Demonstrated Utility

Demonstrated Utility

Clinical research studies continue to demonstrate the clinical utility of tumor profiling with Caris Molecular Intelligence® (CMI) in physician treatment selection and its positive effect on the overall survival (OS) outcomes of cancer patients. Two studies, one conducted on a large group of patients suffering from refractory, metastatic, or rare cancers in 2015 and the other on a cohort of ovarian cancer patients in 2014, showed that patients treated according to Caris Molecular Intelligence results experienced one year longer survival and received one fewer cancer drugs (avoiding potential toxicities and extra cost of therapy), vs patients not treated according to CMI recommendations.

Ovarian Cancer Study

Caris Life Sciences® presented data in 2014 demonstrating that CMI significantly improved survivorship of ovarian cancer patients. The results of a study conducted on 450 patients, showed that treatments consistent with the predictions of CMI tumor profiling significantly improved the OS in patients with ovarian, primary peritoneal and fallopian tube carcinomas. Patients were stratified based on the chemotherapeutic agents administered during the course of their disease. Of 450 patients, a total of 278 were divided between two cohorts: the Benefit cohort included patients whose treatments were predicted to be of benefit (170) while the Lack of Benefit cohort included patients who received at least one treatment predicted to be of lack of benefit (178). There were no significant differences in the baseline characteristics of these two cohorts.

Select highlights from this clinical study include:

  • Patients in the Benefit cohort experienced significantly longer post-profiling survival, as evidenced by a 46% reduction in the risk of death, compared to the Lack of Benefit cohort (Hazard Ratio = 0.54, 95% CI 0.37-0.80; p=0.0018).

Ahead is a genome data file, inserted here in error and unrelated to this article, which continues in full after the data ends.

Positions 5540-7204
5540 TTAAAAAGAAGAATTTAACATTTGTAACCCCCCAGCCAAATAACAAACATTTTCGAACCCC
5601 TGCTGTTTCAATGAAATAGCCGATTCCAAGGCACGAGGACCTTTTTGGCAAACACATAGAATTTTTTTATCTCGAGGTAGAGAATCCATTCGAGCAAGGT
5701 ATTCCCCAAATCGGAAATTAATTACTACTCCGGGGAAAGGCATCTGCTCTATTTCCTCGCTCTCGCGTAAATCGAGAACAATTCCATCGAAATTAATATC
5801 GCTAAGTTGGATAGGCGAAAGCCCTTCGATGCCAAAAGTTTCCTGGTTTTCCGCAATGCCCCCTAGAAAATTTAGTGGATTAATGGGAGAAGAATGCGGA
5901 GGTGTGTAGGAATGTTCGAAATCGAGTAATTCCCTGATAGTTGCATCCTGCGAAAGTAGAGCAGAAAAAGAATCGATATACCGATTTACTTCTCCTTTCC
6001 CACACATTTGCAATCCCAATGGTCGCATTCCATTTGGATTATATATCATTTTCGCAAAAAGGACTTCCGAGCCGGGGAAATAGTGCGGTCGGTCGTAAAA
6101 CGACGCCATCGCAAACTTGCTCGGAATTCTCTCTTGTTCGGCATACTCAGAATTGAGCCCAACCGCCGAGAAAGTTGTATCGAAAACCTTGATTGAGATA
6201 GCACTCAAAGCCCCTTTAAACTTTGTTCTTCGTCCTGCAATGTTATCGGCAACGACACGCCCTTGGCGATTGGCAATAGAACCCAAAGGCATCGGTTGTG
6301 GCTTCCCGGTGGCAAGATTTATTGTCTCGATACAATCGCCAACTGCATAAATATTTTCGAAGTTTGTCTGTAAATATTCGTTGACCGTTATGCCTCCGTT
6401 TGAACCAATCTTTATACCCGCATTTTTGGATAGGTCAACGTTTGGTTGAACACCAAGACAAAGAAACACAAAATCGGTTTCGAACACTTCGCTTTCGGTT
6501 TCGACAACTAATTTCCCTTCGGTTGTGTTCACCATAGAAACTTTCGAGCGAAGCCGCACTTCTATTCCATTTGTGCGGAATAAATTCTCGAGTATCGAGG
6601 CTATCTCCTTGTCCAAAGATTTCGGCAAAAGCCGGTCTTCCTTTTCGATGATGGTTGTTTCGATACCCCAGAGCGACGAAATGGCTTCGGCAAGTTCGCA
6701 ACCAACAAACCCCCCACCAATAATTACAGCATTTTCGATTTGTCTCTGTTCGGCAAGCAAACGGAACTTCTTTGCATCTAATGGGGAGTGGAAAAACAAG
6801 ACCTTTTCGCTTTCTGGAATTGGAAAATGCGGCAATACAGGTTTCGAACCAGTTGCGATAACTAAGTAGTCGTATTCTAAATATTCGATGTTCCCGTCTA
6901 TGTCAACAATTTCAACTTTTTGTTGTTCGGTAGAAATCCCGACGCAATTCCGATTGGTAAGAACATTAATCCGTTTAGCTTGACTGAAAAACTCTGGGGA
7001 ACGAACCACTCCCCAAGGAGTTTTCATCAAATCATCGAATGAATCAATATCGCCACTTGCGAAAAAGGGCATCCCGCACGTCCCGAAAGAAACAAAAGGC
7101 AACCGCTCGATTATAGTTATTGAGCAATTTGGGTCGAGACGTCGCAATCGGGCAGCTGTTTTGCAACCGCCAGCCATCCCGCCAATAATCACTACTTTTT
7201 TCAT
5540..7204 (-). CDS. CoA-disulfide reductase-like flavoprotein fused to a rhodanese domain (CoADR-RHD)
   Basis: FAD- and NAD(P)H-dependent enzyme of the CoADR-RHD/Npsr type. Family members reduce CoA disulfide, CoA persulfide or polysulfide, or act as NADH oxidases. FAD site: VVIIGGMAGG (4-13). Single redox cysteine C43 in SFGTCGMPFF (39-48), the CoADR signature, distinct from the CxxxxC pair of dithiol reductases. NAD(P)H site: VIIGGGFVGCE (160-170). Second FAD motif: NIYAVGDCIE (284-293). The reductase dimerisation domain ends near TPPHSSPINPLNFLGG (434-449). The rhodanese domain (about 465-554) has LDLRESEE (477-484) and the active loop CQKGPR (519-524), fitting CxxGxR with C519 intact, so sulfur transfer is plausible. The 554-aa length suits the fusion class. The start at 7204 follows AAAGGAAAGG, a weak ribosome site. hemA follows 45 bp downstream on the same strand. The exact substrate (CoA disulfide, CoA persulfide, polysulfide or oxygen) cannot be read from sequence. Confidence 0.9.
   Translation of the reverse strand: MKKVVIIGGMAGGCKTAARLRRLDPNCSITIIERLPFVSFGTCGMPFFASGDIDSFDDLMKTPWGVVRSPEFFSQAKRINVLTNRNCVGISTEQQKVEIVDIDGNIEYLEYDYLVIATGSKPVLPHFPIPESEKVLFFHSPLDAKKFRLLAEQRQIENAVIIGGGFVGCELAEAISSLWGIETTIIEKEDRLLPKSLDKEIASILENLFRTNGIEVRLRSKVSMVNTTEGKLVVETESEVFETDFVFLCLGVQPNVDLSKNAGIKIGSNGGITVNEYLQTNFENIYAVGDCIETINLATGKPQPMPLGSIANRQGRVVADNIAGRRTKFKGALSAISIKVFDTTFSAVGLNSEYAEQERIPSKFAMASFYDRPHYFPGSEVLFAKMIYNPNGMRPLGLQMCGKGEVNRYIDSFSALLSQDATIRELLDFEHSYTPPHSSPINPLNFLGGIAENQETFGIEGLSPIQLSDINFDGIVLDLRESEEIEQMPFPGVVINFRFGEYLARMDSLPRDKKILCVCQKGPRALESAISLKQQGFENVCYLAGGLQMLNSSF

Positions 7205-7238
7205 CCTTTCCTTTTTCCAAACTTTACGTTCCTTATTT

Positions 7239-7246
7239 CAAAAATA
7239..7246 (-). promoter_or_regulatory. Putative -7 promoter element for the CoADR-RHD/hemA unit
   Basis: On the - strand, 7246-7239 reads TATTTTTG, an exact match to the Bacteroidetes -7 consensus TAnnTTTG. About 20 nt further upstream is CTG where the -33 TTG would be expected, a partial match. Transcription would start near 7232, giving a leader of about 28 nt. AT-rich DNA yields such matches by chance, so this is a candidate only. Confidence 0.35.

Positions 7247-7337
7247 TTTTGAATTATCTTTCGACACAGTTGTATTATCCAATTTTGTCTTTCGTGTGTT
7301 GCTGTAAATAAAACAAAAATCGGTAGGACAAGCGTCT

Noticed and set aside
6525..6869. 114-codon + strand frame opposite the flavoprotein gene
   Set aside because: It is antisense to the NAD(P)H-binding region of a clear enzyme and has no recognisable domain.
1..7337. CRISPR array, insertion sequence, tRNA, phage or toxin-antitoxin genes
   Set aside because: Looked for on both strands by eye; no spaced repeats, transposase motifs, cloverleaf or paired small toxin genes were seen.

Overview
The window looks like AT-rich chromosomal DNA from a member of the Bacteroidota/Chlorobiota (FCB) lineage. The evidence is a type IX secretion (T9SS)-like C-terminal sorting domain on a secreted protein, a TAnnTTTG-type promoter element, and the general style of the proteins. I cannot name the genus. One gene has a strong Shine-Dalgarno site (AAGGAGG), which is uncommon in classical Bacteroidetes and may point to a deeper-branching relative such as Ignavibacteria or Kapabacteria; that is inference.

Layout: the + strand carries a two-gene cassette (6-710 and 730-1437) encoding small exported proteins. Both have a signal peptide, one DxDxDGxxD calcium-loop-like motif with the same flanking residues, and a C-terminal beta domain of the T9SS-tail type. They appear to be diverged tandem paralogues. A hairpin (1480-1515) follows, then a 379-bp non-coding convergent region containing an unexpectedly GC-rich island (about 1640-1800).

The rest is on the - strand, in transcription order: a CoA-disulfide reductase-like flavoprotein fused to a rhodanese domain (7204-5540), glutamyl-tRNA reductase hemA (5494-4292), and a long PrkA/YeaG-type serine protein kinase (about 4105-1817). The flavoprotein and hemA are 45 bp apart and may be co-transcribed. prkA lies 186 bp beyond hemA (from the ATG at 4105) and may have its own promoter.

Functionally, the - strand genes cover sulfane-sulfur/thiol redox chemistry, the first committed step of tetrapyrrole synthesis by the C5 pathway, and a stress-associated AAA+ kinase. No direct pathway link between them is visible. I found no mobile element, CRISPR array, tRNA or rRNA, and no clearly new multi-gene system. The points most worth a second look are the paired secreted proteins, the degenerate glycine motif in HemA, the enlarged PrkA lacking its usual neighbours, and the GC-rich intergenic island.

• Median OS observed for patients included in the Benefit cohort (158.0 months) was significantly longer compared to patients included in the Lack of Benefit cohort (63.4 months) – see image belowclinical utility tumor profiling
  • Patients in the Benefit cohort also trended toward significantly longer OS, as evidenced by a 31% reduction in the risk of death, compared to the Lack of Benefit cohort (Hazard Ratio = 0.69, 95% CI 0.47-1.02; p=0.065).
  • This information was presented at the 50th Annual Meeting of the American Society of Clinical Oncology (ASCO) in 2014.

This poster was also the basis for a publication in the March 2016 issue of Oncotarget. View poster.

TJ Herzog, et al. Impact of molecular profiling on overall survival of patients with advanced ovarian cancer. Oncotarget [Online], Volume 5 (1 March 2016)

Refractory, Metastatic and Rare Cancers Study

Caris Life Sciences presented data in 2015 demonstrating that multi-platform molecular profiling (MMP) has a significant ability to detect a better prognostic group for OS for refractory, metastatic, or rare cancers for which there is no standard of care. MMP was also demonstrated to have clinical impact on physician treatment selection in a majority of cases.

The study included all 1180 enrolled patients (465 deaths) where treatment, follow-up, and MMP data was available, spanning more than 40 lineages. Patients who received one or more drugs predicted to be of benefit, and no drugs predicted to be of lack of benefit, were placed into the “Matched” (M) arm. Patients who received at least one drug predicted to be of lack of benefit were placed into the “Unmatched” (U) group. Classification of patients into each arm was made for drugs administered after (n=1027) as well as before MMP (n=1180; 153 patients received no therapies after profiling).

Select highlights from this clinical study include:

  • Patients who received only those treatments associated with potential benefit according to the CMI report (n=534) had a significantly longer post-profiling survival compared to those in the Unmatched cohort (n=493). The median increase in survival was 422 days (1068 vs. 646 days, Hazard Ratio = 0.68, p=0.001).
  • Patients in the Matched cohort were treated with less treatments overall after profiling compared to those in the Unmatched cohort (median 3.2 vs. 4.2 therapies).
  • Median overall survival from diagnosis including treatments given prior to comprehensive tumor profiling also demonstrated a survival benefit in the Matched cohort (data not shown) (median OS 978 vs 580 days; Hazard Ratio =0.714; p=0.0003).
  • When patients receive effective drugs, they are exposed to fewer overall agents, reducing the toxicity, potentially decreasing costs, and improving survival. A 32% reduction in the risk of death was observed in patients who received only treatments associated with benefit after profiling. This further supports the utility of MMP in the Matched group.clinical utility tumor profiling

This information was presented at the European Cancer Congress (ECC) in September 2015. View poster.

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